St David's Cathedral and Bishop's Palace
St David's Cathedral and Bishop's Palace
  • St Davids is the UK's smallest city.
  • Ramsey Island is an RSPB nature reserve that is home to important seabird colonies.
  • Milford Haven, one of the deepest natural harbours in the world.
  • Talk a walk along the coast path. The national park maintain a coastal path that runs along the coast for the entire length of the national park. It's clearly signposted from all the villages and beaches so you can just turn up and walk to the next place along the coast without the need for a map. The walks are not strenuous and there are subsidized bus services that will take you back to your starting point.
  • Take a boat trip around Ramsey Island or one of the other coastal islands famous for their seabird colonies. There are many different operators running trips on rigid inflatable boats that can get very close to the shore to give a unique perspective on the marine landscape. Be aware that these trips can get quite wet, although the operators are trying to get around this by installing seats in the middle of the boat so that passengers do not have to sit on the side.
  • Spend some time on the many sandy beaches in the national park. Pembrokeshire is home to some spectacular sandy beaches that are perfect for families to spend their day. The beaches are universally very clean and there are usually cafes and lavatory facilities available.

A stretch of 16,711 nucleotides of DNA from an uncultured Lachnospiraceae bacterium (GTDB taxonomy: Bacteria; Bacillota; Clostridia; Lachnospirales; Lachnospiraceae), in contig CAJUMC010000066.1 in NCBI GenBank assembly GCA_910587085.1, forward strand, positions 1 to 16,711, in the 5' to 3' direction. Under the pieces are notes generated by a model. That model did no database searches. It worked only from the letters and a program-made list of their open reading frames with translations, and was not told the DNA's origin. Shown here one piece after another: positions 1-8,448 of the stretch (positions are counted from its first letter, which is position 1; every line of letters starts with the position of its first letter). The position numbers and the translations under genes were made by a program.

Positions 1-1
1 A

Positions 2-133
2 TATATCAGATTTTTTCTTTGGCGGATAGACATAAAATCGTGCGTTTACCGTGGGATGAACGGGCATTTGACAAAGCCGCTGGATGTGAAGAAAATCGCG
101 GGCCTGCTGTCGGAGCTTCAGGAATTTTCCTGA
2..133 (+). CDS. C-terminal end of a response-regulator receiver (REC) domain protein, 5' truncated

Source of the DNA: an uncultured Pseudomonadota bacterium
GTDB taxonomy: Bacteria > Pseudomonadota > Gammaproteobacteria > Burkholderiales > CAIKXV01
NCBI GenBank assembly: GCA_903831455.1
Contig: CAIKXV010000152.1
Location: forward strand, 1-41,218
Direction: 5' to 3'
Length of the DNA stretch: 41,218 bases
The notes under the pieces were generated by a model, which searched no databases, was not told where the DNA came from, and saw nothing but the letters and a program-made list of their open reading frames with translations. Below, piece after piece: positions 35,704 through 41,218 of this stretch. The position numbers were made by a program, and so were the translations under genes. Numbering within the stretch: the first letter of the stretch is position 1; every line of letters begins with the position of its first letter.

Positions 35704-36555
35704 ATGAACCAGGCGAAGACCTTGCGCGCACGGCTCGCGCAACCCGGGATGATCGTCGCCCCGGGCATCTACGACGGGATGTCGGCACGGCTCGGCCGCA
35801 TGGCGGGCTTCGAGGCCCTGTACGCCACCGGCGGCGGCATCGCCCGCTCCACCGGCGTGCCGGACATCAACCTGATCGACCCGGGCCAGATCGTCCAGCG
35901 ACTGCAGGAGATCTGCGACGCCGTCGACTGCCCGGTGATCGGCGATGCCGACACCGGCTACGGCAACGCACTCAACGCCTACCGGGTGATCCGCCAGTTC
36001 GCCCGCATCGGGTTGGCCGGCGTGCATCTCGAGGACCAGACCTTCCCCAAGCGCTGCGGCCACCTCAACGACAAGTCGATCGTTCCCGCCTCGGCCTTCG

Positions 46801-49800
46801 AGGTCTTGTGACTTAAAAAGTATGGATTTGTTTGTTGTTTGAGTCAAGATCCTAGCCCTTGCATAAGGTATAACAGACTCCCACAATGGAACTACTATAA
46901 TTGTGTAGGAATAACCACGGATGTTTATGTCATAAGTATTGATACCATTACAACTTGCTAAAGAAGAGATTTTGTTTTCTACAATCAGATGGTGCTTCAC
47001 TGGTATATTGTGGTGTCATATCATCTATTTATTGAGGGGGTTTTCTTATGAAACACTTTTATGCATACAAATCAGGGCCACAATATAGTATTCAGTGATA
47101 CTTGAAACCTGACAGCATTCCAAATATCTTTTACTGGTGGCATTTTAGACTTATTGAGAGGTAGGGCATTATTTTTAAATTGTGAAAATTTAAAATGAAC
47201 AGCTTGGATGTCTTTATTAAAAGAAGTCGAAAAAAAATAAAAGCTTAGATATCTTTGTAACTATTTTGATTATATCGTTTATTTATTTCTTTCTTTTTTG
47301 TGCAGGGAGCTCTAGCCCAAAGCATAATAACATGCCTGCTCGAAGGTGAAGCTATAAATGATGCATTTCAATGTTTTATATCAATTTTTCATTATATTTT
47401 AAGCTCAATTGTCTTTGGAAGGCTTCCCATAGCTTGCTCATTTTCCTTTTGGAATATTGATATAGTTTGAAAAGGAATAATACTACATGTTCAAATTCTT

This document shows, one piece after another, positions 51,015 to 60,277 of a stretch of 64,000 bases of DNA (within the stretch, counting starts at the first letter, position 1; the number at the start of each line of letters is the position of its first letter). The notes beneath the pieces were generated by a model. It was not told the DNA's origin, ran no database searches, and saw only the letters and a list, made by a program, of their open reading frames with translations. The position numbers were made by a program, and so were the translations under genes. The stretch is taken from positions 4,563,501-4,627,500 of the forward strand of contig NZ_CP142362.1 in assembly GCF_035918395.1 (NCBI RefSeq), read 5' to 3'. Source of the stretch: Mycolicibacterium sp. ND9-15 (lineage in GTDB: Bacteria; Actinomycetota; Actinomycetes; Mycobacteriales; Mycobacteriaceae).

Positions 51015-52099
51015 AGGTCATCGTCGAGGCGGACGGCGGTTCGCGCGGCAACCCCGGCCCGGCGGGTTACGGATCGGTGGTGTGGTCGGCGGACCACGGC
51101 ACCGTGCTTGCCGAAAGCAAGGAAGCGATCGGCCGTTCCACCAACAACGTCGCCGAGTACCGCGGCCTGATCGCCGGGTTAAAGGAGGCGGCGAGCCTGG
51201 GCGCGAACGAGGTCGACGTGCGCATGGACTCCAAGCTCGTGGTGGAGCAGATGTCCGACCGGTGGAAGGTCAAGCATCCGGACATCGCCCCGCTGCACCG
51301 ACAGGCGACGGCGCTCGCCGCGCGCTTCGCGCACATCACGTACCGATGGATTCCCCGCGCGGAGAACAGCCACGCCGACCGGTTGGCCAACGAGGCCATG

• Try some surfing. The beaches at Newgale and Whitesands usually have good surf, especially on windy days. Surf equipment hire is available at both beaches, and several operators run surf and surf kayak lessons.



Pencnwc Farm [2], Treginnis, St Davids. Just a short walk from the cliff top that forms Wales' most westerly point overlooking Ramsey Island. Simple but lovely site. Ready-pitched tents available to order, also a Mongolian Ger. Of course you can bring your own tent!

Get out

Carmarthenshire lies just to the east and Ceredigion lies just to the north.